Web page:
UK house prices unexpectedly rose by 0.9% month on month in October, reflecting a constrained supply of properties for buyers to choose from, according to Nationwide’s index.
However, the building society said the average property value was still down year on year – a 3.3% drop compared with the same month last year – falling to £259,423.
Robert Gardner, Nationwide’s chief economist, said that despite October’s monthly rise: “Housing market activity has remained extremely weak, with just 43,300 mortgages approved for house purchase in September, around 30% below the monthly average prevailing in 2019.
“The uptick in house prices in October most likely reflects the fact that the supply of properties on the market is constrained.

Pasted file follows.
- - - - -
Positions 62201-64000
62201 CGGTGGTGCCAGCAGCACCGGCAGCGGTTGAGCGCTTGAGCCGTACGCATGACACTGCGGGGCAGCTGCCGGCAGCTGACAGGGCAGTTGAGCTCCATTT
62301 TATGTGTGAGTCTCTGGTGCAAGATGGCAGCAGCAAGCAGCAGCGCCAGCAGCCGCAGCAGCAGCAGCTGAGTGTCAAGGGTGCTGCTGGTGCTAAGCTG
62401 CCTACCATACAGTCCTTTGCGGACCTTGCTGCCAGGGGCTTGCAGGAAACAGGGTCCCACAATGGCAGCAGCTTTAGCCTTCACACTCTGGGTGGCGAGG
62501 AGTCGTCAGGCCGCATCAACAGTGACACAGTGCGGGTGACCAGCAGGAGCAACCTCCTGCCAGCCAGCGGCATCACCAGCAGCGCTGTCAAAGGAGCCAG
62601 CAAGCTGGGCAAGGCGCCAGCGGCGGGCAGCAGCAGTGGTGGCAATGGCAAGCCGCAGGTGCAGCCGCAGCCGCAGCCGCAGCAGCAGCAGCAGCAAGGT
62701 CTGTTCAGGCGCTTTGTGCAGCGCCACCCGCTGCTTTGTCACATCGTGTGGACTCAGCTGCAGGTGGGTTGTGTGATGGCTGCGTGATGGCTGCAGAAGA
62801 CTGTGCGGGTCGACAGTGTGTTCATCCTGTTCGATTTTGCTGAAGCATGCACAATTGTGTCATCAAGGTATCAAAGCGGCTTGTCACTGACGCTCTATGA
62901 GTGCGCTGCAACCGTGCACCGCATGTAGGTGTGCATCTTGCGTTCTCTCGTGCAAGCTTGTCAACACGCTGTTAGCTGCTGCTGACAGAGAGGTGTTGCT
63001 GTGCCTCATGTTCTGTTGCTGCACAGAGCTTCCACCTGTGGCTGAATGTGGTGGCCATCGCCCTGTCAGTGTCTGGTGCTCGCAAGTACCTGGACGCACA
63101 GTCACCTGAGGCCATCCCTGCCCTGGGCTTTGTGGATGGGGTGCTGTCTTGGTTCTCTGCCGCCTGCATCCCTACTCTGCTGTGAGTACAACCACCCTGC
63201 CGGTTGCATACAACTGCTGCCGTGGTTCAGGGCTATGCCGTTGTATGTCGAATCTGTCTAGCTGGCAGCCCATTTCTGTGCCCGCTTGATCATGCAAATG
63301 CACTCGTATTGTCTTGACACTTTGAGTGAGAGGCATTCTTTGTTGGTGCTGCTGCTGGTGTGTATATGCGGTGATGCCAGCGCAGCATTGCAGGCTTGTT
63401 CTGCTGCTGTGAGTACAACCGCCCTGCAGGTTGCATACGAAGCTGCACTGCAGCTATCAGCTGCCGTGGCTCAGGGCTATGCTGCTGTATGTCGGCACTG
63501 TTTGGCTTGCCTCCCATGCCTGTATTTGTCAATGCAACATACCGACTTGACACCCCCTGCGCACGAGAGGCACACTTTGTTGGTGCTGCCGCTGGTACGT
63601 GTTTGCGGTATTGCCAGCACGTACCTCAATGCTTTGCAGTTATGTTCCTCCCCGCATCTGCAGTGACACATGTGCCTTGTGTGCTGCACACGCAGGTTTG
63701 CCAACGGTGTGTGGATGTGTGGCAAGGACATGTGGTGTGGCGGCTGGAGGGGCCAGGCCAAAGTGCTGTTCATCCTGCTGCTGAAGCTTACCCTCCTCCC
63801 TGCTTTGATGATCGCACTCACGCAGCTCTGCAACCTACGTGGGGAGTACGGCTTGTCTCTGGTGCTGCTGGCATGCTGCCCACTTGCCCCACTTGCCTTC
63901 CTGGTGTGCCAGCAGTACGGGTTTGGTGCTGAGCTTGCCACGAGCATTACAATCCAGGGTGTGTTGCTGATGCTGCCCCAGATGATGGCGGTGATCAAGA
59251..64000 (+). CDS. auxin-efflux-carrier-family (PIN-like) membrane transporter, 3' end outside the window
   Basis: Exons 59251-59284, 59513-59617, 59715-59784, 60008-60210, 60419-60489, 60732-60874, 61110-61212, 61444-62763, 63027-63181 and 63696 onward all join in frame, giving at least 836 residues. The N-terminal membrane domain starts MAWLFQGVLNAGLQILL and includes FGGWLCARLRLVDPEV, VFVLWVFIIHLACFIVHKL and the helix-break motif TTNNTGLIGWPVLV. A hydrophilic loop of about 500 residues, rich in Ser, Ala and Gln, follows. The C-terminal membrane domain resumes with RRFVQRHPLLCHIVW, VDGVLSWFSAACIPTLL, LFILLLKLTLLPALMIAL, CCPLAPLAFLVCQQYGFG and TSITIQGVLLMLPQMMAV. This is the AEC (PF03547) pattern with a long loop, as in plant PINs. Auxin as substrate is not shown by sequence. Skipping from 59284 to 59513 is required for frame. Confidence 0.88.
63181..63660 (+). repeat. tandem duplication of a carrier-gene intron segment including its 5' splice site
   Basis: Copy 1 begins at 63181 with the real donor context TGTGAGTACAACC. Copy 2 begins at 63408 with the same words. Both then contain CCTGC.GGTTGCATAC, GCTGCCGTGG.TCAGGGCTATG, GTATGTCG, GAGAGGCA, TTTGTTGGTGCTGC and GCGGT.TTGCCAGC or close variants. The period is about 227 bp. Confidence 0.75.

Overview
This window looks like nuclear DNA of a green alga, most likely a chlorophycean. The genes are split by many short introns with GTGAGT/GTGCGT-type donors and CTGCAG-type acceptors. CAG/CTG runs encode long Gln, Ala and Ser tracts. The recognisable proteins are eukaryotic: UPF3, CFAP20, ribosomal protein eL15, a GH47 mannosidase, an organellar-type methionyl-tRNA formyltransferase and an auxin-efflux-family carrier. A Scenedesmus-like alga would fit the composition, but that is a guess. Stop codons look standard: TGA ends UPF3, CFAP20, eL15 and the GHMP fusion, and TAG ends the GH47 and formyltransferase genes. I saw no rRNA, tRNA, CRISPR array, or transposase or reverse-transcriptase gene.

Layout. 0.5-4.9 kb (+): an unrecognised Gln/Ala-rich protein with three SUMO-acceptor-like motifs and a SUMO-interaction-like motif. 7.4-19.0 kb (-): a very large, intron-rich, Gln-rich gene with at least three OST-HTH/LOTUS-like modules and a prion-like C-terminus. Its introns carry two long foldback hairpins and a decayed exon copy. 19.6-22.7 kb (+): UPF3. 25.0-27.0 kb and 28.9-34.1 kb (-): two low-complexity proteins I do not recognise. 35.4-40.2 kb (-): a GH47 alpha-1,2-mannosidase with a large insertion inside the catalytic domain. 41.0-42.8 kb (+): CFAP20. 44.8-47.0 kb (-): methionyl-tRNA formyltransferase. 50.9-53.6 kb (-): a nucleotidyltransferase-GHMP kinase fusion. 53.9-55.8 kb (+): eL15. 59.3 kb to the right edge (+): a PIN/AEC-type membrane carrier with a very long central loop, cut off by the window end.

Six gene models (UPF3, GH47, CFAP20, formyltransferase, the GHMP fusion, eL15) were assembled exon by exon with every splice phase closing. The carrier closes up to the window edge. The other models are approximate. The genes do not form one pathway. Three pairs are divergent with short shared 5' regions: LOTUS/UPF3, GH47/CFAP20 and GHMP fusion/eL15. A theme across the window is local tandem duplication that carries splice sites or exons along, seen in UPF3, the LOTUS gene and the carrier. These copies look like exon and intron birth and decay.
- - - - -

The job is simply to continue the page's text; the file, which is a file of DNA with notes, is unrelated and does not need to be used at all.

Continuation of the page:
“There is little sign of forced selling, which would exert downward pressure on prices, as labour market conditions are solid and mortgage arrears are at historically low levels. Activity and house prices are likely to remain subdued in the coming quarters.”
He said that with the Bank of England base rate not expected to decline significantly in the years ahead, “borrowing costs are unlikely to return to the historic lows seen in the aftermath of the pandemic”.
Gardner added: “Instead, it appears likely that a combination of solid income growth, together with modestly lower house prices and mortgage rates, will gradually improve affordability over time, with housing market activity remaining fairly subdued in the interim.”